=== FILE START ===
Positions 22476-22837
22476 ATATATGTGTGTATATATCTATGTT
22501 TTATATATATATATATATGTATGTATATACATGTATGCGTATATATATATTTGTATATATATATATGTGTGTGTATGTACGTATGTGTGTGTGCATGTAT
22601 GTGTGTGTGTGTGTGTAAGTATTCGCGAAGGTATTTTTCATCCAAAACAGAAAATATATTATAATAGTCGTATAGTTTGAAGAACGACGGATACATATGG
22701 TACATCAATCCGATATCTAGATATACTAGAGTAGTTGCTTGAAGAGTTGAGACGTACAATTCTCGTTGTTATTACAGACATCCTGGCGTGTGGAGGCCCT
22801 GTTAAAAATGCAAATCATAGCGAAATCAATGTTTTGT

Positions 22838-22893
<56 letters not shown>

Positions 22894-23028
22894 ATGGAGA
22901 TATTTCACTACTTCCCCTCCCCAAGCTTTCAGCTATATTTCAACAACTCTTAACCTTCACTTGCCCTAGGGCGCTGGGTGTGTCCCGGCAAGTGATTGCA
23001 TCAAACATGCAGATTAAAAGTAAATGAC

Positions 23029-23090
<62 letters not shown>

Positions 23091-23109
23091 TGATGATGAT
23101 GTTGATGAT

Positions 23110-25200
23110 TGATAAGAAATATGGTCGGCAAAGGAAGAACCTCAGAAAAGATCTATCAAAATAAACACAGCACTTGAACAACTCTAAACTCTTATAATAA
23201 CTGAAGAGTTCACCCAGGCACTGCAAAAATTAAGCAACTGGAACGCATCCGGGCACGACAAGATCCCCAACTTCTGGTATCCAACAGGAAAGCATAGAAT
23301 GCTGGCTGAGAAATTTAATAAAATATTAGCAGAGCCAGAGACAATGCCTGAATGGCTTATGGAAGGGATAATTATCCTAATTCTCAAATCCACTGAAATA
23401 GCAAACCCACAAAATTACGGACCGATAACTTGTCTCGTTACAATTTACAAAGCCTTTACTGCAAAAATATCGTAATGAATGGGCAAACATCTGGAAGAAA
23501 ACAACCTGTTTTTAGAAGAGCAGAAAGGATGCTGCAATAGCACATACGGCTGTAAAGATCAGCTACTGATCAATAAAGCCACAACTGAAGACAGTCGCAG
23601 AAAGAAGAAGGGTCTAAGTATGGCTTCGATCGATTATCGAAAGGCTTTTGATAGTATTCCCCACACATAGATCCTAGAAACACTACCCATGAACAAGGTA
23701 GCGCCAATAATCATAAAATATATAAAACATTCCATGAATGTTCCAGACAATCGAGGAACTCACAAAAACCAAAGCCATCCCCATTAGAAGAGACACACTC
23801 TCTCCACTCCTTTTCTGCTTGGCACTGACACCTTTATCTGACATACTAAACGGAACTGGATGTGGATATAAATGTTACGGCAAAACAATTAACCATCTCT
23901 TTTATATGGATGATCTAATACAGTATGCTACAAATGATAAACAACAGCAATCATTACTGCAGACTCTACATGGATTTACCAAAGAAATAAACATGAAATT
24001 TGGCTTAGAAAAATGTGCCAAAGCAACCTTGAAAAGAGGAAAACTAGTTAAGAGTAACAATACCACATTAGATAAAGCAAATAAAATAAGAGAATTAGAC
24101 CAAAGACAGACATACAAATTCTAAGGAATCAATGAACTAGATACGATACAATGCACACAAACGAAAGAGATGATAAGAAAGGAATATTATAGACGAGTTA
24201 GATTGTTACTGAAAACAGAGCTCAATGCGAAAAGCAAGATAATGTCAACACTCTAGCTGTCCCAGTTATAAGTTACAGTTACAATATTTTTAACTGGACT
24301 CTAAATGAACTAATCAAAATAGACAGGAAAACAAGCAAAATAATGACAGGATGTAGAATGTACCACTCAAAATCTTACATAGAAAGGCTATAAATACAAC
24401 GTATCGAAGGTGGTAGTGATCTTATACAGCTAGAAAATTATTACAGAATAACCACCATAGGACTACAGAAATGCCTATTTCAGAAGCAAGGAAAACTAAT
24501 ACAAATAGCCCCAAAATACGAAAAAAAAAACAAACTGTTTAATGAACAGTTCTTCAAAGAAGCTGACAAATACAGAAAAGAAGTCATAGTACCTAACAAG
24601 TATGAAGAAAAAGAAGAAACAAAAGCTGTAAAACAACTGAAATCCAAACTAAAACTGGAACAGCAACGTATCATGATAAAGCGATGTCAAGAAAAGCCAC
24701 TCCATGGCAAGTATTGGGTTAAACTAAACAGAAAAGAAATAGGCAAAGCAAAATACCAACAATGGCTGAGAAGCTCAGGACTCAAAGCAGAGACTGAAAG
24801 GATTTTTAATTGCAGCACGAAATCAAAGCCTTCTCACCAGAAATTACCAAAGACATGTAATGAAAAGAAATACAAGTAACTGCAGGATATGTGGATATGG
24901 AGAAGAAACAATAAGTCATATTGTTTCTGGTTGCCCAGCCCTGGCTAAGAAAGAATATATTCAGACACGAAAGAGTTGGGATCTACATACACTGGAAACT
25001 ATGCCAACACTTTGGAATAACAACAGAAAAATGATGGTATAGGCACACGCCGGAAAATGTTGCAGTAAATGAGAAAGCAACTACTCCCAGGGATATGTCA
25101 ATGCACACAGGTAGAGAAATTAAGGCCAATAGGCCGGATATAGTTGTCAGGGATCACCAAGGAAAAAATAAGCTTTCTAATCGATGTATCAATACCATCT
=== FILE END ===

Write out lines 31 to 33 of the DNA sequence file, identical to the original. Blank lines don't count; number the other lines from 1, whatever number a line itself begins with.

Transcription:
24301 CTAAATGAACTAATCAAAATAGACAGGAAAACAAGCAAAATAATGACAGGATGTAGAATGTACCACTCAAAATCTTACATAGAAAGGCTATAAATACAAC
24401 GTATCGAAGGTGGTAGTGATCTTATACAGCTAGAAAATTATTACAGAATAACCACCATAGGACTACAGAAATGCCTATTTCAGAAGCAAGGAAAACTAAT
24501 ACAAATAGCCCCAAAATACGAAAAAAAAAACAAACTGTTTAATGAACAGTTCTTCAAAGAAGCTGACAAATACAGAAAAGAAGTCATAGTACCTAACAAG